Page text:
Skip to main content

Hate: On the Power of the Negative


  • Credit value: 30 credits at Level 4
  • Convenors: Ben Gidley, Ian Sanjay Patel
  • Assessment: a 1000-word annotated bibliography (50%) and 2000-word psychosocial analysis of an event (50%)

Module description

This core module is undertaken after the introductory module, Love, at the beginning of the BA Psychosocial Studies, and is followed by the modules Power and Bodies. Taken together, the four modules (Love, Hate, Bodies, Power) introduce you to the key themes and theories in psychosocial studies.

This module introduces you to the meanings and role of hate and negativity, understood through the lens of the psychosocial. This means studying such concepts as affect and psychic process via psychoanalysis, as well as investigating their meaning in the realm of the political, social and cultural as revealed in hate crimes, violence, revenge, notions of evil, and the structures of racism, misogyny, homophobia, and anti-Semitism. Investigating ‘hate’ therefore allows for an interdisciplinary study of how this term has been understood, the different ways in which its meanings have been constructed, and the ways in which negativity is acted out and manifested in social and political life.

Indicative module content

  • Hate in Biblical texts and Greek myth (eg Medea, the Oresteia)
  • Hate in psychoanalysis: concepts of the negative in Freud and Klein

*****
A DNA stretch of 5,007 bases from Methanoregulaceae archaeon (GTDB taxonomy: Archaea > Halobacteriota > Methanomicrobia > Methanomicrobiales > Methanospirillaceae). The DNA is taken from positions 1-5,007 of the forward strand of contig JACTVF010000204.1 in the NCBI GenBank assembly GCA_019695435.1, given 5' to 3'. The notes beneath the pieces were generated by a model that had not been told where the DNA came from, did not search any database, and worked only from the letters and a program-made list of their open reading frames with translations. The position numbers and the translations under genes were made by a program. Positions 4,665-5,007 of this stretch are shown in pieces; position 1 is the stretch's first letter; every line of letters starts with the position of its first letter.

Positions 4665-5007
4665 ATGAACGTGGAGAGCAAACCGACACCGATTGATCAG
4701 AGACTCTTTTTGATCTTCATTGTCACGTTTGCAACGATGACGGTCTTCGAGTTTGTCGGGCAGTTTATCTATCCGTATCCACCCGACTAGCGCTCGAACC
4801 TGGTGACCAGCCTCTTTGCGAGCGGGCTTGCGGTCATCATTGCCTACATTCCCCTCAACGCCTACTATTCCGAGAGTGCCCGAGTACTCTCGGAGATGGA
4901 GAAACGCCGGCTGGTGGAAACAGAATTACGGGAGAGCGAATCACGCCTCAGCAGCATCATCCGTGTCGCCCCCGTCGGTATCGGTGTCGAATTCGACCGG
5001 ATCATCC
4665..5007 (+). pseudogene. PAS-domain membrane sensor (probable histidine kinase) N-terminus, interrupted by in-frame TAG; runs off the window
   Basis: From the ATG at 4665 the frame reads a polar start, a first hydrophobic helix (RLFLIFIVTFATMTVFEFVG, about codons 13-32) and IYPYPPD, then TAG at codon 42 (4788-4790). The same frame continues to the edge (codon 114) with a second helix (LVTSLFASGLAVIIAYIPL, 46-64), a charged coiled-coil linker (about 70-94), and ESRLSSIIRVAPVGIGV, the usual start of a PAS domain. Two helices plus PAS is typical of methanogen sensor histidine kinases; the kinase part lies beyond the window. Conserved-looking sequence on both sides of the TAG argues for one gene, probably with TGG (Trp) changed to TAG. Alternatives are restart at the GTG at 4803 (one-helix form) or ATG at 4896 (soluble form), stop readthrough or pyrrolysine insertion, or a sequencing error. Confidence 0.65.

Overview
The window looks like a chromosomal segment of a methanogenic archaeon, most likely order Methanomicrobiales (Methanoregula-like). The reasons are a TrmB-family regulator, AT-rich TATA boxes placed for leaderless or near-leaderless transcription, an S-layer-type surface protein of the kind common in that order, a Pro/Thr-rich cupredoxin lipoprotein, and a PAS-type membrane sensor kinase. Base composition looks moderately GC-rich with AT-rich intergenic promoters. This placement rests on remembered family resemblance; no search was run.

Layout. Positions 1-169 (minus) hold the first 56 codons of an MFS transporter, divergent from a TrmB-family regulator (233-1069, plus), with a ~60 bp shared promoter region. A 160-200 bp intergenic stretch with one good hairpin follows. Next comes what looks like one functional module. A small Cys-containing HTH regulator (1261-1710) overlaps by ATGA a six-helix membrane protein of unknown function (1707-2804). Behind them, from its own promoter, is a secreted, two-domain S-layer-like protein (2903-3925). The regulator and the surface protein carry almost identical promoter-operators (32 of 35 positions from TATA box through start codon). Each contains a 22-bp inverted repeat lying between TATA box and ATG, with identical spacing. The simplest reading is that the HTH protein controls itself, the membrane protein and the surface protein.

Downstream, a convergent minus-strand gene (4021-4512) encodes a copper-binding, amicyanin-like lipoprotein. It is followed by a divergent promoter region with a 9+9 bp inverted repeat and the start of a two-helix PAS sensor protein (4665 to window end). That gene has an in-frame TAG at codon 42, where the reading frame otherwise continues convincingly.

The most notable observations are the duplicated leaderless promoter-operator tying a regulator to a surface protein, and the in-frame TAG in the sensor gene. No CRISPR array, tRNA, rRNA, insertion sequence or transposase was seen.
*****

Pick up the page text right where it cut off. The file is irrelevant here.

• Hate in family formations: sibling hatred (Juliet Mitchell) and envy, matricide and patricide (psychoanalytic and literary and cinematic texts)
  • Hate and creativity (Marion Milner, Louise Bourgeoise, Christopher Bollas)
  • Hate, sexuality and sexual difference: misogyny and homophobia  (feminist and queer theory)
  • Hate and the social: violence towards, and hatred of, Otherness, and Totalitarianism (eg the work of Hannah Arendt, Slavoj Žižek, Judith Butler, Emmanuel Levinas, Luce Irigaray, Franz Fanon)
  • Hate crimes: violence and acting out
  • Hate and antisemitism (eg the work Hannah Arendt and Primo Levi)
  • Hate in the cinema: for example, La Haine (Kassovitz 1995)
  • Hate and the media: demonising and surveillance culture

Learning objectives

By the end of this module, you will be able to:

  • demonstrate a strong grasp of the role of and meanings of hate and the negative in western thought
  • demonstrate a thorough understanding of key theoretical texts dealing with this subject
  • relate this theoretical knowledge to social and political realities and to the field of psychic life and representation.